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The Donkey in Human HistoryAn Archaeological Perspective$
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Peter Mitchell

Print publication date: 2018

Print ISBN-13: 9780198749233

Published to Oxford Scholarship Online: November 2020

DOI: 10.1093/oso/9780198749233.001.0001

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PRINTED FROM OXFORD SCHOLARSHIP ONLINE (oxford.universitypressscholarship.com). (c) Copyright Oxford University Press, 2021. All Rights Reserved. An individual user may print out a PDF of a single chapter of a monograph in OSO for personal use. date: 24 June 2021

Origins

Origins

Chapter:
(p.14) 2 Origins
Source:
The Donkey in Human History
Author(s):

Peter Mitchell

Publisher:
Oxford University Press
DOI:10.1093/oso/9780198749233.003.0008

Over 50,000 years ago a Neanderthal hunter approached a wild ass on the plains of northeastern Syria. Taking aim from the right as the animal nervously assessed the threat, he launched his stone-tipped spear into its neck, penetrating the third cervical vertebra and paralyzing it immediately. Butchered at the kill site, this bone and most of the rest of the animal were taken back to the hunter’s camp at Umm el Tlel, a short distance away. Closely modelled on archaeological observations of that vertebra and the Levallois stone point still embedded within it, this incident helps define the framework for this chapter. At the start of the period it covers, human interactions with the donkey’s ancestors were purely a matter of hunting wild prey, but by its end the donkey had been transformed into a domesticated animal. Chapter 2 thus looks at how this process came about, where it did so, and what the evolutionary history of the donkey’s forebears had been until that point. Donkeys and the wild asses that are their closest relatives form part of the equid family to which zebras and horses also belong. Collectively, equids, like rhinoceroses and tapirs, fall within the Perissodactyla, the odd-toed division of hoofed mammals or ungulates. Though this might suggest a close connection with the much larger order known as the Artiodactyla, the even-toed antelopes (including deer, cattle, sheep, and goats), their superficial resemblances may actually reflect evolutionary convergence; some genetic studies hint that perissodactyls are more closely related to carnivores. Like tapirs and rhinoceroses, the earliest equids had three toes, not the one that has characterized them for the past 40 million years. That single toe, the third, now bears all their weight in the form of a single, enlarged hoof with the adjacent toes reduced to mere splints. This switch, and the associated elongation of the third (or central) metapodial linking the toe to the wrist or ankle, is one of the key evolutionary transformations through which equids have passed. A second involves diet since the earliest perissodactyls were all browsers, not grazers like the equids of today.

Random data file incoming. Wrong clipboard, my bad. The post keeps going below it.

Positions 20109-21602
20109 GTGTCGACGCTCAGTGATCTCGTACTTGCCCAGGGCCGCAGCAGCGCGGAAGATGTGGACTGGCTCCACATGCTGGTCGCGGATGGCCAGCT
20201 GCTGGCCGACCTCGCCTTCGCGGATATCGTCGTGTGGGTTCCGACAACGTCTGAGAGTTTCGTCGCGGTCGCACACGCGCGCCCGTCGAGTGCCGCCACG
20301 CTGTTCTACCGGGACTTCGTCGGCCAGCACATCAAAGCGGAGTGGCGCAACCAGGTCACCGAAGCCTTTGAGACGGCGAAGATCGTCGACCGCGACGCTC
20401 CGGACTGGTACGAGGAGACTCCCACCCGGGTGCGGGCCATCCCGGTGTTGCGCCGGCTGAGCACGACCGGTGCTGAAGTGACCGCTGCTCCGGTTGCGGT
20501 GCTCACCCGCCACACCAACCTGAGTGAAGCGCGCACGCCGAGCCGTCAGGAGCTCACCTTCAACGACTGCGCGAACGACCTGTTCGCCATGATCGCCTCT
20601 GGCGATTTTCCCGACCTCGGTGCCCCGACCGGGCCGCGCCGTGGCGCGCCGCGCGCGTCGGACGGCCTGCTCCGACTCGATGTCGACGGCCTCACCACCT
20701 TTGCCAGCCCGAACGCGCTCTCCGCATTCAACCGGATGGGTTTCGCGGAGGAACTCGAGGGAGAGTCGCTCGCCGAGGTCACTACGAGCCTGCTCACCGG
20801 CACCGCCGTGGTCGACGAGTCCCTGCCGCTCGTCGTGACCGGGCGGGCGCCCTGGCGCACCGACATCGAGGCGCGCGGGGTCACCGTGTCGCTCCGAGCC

Keywords:   behaviour, carts, dentition, evolution, feral, identification, locomotion, pack animal, riding

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